What if someone asked you the question: “What makes Lutheran worship Lutheran?” If you were going to describe or define Lutheran worship, what would you say? What makes it unique or different from worship as you might experience it or participate in it in any given church across the country or around the world? Is it just that Lutherans do “Catholic-lite”? Is it that Lutherans have a particular order to services, or that we have prescribed readings and written prayers? Is it that we haven’t quite shaken the ghosts of our Germanic ancestors?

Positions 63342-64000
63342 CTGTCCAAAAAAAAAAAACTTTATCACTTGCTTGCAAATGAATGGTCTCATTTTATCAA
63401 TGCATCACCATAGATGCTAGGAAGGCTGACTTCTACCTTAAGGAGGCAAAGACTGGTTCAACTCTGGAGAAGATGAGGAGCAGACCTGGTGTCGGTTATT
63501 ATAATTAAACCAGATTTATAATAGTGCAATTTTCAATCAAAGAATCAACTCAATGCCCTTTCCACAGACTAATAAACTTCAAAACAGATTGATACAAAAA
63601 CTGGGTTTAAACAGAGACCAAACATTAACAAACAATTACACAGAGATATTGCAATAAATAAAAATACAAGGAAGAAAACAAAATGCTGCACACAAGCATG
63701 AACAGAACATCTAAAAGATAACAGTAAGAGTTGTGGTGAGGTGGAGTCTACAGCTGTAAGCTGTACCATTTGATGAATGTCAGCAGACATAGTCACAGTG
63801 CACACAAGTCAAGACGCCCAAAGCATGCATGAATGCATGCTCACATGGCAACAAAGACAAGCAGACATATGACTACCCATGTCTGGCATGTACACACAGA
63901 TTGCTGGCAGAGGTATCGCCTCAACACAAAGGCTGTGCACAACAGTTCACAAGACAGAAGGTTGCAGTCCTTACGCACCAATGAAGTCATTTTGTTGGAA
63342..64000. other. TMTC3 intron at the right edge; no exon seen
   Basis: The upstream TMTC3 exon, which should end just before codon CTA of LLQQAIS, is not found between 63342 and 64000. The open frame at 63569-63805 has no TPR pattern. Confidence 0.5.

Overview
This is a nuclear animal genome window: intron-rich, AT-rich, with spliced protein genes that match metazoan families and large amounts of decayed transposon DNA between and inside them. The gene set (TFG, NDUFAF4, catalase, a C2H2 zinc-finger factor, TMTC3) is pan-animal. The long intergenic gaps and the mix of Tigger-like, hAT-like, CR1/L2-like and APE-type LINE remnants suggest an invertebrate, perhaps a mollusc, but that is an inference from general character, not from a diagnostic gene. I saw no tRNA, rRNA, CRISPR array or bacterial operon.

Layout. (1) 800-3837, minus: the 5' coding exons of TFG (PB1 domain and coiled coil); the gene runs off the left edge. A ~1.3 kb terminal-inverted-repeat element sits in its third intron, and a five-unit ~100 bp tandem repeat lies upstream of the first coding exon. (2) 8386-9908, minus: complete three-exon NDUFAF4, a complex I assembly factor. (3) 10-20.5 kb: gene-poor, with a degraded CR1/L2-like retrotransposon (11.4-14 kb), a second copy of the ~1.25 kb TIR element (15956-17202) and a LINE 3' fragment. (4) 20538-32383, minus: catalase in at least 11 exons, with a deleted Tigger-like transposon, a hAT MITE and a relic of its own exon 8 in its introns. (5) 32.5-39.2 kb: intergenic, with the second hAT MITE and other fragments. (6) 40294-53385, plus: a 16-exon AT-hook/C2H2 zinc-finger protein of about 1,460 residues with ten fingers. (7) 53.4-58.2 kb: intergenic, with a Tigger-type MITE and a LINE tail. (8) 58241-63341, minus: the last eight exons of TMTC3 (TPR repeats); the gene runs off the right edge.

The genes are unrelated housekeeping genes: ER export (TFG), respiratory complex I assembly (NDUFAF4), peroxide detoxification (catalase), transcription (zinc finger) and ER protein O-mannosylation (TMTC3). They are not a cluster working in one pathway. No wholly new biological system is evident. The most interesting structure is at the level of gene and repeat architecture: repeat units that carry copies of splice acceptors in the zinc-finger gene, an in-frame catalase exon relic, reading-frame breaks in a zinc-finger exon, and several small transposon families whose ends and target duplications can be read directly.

As we enter a new calendar year, we have already been in the Church calendar for a month or so, which helps us to think along the lines of Jesus’ life, death, and resurrection for us, rather than allowing this world’s concerns to form our thinking. The first day of 2017 (as with the first day of every year) reminds us of another new beginning: Jesus’ entry into the covenant of circumcision that God had established with Abraham. But, because Jesus is both God and Man, He does not only enter the covenant as just one more Israelite, but as the Israelite, the fulfiller of the covenant promises to Abraham. Because Jesus was circumcised, because He full-filled the covenant, and because in our baptism we are clothed with Christ, we no longer need to be circumcised to enter into God’s covenant with all people. Just as He died once for all, so He was circumcised once for all. With that circumcision, He already hinted at what was to come with the shedding of His infant blood. Because He was “cut,” we who are in Him will never be “cut off” from God’s covenant. (That was part of the meaning for the circumcised people of God in the Old Testament: if their males were not circumcised, they would be cut off from the people of God.) But the Church celebrates January 1 for another reason: the eighth day after birth was also the day of naming for Jewish babies. So Jesus was given the Name which the angel had told Mary, Yahshua: “Yah(weh) saves;” because He would save His people from their sins (Matthew 1:21; cf. Luke 1:31).